Ohio Version of Arizona Right to Refuse Bill Withdrawn

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CLEVELAND-- The controversial right to refuse bill was shot down in Arizona this week.

The governor there said it wasn’t needed, and that seems to be the same argument critics are using in Ohio.

"We're not a just society when we treat people differently. We're either equal or we're not,” said Ian James, executive director from Freedom Ohio.

FOX 8 talked to him about a proposed Ohio law he said mirrors Arizona’s.

House Bill 376 would’ve expanded religious protections, if passed.

"It essentially allows people to state that they have a sincere religious belief for the reason that they don't wish to follow a law, a rule or an ordinance or a policy,” he said.

He said the language in the bill was too vague and allowed discrimination. Specifically, he said against the LGBT community.

Representative Bill Patmon (D) of Cleveland sponsored the legislation and said that was never the bill’s intention.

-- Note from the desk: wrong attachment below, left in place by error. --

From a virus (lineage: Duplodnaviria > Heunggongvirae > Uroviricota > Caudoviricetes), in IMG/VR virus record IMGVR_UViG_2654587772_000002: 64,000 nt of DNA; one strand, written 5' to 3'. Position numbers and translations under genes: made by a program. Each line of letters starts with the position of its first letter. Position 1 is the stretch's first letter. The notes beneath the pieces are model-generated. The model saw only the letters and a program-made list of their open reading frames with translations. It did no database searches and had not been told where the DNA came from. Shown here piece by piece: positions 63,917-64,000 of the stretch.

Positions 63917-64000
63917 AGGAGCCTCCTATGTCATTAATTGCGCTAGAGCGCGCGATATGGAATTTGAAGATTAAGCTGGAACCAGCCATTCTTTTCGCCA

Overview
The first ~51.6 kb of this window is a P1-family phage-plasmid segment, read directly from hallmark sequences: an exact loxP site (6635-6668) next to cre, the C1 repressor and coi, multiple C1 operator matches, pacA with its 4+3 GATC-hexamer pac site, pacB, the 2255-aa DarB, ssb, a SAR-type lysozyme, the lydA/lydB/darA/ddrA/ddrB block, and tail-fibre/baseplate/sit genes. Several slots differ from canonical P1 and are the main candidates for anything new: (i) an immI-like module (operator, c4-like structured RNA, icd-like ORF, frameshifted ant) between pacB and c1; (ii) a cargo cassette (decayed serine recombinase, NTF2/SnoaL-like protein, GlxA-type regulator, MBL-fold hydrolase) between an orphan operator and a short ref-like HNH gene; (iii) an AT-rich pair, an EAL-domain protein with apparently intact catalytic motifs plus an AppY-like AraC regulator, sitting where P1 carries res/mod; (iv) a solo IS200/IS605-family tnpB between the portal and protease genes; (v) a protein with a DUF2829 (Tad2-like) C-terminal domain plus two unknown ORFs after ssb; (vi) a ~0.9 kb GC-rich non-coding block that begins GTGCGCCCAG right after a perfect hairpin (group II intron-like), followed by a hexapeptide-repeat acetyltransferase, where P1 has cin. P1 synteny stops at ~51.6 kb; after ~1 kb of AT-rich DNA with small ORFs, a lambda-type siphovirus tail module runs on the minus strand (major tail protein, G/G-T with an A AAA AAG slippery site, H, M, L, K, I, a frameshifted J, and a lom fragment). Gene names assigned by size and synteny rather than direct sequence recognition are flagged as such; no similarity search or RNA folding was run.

“Discrimination is one of the worst things. It’s something I abhor, given my experience,” he said. “I wanted to make sure that whatever we passed, passed the test of whether it was discriminatory or not. So, to end the confusion, we ended the bill.”

He said all he was trying to do was create a state version of the Federal Religious Freedom Restoration Act.

"We pulled the bill to make sure they don't have any confusion. That's important in public policy: that there be no confusion and you speak clear enough for people to understand that you're not in favor of discrimination and taking away someone's rights,” he said.

He said he has no plans of redrafting the bill any time soon. So for now, the laws will stay the same.

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